The boss is not always right: Norwegian preschoolers do not selectively endorse the testimony of a novel dominant agent

Erik Kjos Fonn*, Joakim Haugane Zahl, Lotte Thomsen*

*Corresponding author for this work

Research output: Contribution to journal/Conference contribution in journal/Contribution to newspaperJournal articleResearchpeer-review

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Abstract

Theories of cultural evolution posit that cues of competence-based prestige, rather than formidability-based dominance, should guide culturally transmitted learning, but recent work suggested that French and Kaqchikel Guatamalan preschoolers place their epistemic trust in dominant others. In contrast, this study shows that 249 three- to six-year-olds (116 girls, tested between 2016 and 2018 across metropolitan locations with varying ethnic composition and socioeconomic status) randomly endorsed the word-labels of dominant and subordinate agents in the egalitarian culture of Norway, using stimuli which solicit dominance inferences among infants and manipulating anonymity across studies to control for egalitarian desirability bias. A meta-analysis estimated that 48% endorsed the dominant's testimony. This demonstrates that the tendency to endorse the epistemic claims of dominant individuals does not emerge reliably in early childhood.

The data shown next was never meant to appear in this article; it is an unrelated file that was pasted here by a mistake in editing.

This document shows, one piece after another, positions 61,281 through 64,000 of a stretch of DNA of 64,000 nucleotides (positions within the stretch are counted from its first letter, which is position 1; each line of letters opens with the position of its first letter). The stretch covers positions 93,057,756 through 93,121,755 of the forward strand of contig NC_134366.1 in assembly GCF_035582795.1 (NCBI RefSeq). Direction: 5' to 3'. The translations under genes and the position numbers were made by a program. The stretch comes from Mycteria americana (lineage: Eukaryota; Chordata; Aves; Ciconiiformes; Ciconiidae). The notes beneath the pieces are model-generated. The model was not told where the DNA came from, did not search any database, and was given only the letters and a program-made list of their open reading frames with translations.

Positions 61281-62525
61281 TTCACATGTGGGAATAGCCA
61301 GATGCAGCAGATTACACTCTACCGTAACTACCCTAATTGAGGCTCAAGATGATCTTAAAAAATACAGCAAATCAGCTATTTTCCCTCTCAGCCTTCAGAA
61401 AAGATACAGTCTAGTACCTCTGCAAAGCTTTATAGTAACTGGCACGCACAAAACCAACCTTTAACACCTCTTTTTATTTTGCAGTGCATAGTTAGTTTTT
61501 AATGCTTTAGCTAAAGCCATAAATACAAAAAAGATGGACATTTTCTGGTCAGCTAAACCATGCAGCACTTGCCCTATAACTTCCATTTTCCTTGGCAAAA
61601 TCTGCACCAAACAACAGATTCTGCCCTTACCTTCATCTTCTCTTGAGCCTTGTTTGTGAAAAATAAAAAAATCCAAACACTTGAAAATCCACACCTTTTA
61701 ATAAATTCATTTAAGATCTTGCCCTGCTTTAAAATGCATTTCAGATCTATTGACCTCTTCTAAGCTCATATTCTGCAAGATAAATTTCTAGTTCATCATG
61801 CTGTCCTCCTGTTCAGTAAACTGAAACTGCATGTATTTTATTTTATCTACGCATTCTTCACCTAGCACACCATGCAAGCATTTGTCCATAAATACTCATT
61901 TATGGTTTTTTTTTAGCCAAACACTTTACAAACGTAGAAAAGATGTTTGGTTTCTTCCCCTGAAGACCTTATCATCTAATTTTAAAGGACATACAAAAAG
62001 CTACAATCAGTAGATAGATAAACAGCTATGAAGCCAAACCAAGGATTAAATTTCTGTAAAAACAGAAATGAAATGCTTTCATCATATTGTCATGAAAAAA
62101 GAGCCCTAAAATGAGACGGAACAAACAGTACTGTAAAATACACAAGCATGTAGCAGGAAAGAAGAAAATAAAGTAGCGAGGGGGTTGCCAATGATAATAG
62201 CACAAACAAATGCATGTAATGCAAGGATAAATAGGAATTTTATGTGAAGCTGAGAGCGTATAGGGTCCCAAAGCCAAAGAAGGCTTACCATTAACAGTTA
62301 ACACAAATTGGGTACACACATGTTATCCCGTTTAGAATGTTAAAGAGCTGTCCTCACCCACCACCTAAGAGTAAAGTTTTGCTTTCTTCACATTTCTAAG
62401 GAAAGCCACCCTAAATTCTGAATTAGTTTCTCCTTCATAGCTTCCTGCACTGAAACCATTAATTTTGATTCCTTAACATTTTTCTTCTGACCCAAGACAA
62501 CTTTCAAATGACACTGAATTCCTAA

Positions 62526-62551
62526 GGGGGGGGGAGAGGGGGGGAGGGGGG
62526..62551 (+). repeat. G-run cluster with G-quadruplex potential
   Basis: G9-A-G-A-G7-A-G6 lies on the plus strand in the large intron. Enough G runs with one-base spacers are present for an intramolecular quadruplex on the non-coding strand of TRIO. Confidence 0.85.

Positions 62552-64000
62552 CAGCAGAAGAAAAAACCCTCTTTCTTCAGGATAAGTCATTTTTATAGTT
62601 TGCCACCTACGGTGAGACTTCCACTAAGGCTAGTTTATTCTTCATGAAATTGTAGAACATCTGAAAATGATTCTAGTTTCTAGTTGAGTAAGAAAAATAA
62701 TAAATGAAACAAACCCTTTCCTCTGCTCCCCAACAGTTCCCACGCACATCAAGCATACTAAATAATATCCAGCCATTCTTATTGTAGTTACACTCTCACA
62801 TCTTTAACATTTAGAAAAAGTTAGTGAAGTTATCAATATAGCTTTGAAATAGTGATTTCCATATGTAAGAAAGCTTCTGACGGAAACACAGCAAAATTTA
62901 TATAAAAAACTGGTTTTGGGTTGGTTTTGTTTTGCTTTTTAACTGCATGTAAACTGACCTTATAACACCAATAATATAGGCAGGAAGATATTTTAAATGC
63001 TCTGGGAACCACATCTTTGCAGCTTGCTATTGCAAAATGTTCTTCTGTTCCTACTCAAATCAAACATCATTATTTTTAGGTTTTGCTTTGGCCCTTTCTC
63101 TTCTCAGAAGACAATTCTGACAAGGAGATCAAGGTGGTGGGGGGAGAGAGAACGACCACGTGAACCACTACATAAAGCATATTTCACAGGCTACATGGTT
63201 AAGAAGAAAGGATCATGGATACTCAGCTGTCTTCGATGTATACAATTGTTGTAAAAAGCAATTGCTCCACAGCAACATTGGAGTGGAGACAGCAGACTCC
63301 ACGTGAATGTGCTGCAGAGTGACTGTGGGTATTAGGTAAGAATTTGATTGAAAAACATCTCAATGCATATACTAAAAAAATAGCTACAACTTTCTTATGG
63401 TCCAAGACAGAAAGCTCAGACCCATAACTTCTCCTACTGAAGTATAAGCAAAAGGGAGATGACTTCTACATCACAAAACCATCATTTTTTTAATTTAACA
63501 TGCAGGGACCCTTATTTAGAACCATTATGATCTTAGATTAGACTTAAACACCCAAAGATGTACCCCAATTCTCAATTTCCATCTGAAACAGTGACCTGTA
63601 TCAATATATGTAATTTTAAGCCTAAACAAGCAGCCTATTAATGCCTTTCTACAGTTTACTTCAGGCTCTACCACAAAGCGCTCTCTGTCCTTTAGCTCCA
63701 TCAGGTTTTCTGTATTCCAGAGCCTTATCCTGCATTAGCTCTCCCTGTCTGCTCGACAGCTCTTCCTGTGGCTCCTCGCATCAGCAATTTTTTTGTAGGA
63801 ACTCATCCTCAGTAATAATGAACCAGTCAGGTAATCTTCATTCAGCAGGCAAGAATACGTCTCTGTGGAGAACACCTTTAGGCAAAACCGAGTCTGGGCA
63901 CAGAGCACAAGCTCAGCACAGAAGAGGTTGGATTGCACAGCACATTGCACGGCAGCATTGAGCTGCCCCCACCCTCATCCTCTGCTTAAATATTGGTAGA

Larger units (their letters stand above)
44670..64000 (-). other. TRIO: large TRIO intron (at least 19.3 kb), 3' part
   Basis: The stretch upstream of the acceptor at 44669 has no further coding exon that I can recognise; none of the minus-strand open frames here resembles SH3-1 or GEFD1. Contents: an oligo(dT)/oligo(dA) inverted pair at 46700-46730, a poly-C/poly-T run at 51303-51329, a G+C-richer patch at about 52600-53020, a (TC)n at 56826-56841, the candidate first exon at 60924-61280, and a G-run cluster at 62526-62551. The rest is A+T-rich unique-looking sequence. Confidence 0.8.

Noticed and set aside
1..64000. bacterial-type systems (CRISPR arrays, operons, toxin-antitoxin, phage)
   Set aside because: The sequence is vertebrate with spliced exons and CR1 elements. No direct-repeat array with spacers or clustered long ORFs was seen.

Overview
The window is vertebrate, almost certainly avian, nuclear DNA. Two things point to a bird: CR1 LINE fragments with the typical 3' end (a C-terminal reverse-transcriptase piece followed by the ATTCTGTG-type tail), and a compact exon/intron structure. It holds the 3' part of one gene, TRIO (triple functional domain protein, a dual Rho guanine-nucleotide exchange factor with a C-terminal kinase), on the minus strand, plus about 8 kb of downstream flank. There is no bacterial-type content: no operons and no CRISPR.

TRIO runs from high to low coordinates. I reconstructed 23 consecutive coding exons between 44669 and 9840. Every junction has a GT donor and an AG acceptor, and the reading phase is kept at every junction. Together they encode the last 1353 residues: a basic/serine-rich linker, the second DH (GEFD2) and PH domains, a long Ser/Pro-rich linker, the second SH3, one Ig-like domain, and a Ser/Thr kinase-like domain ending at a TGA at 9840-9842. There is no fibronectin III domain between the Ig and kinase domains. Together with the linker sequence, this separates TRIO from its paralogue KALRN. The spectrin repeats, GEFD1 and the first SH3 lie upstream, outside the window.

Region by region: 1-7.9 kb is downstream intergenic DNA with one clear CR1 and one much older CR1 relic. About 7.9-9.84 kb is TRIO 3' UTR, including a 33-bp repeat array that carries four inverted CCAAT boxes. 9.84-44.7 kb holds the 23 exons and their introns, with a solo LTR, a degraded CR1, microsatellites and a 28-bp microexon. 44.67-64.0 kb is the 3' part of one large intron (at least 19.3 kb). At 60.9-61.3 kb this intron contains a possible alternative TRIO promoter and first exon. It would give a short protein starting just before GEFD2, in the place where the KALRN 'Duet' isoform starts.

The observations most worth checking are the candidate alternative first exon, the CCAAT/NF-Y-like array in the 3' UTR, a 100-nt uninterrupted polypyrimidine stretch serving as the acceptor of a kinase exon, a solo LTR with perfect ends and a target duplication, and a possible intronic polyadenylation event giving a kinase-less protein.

Original languageEnglish
JournalChild Development
Volume93
Issue3
Pages (from-to)831-844
Number of pages14
ISSN0009-3920
DOIs
Publication statusPublished - May 2022

Keywords

  • Child, Preschool
  • Cues
  • Female
  • Humans
  • Judgment
  • Learning
  • Norway
  • Trust

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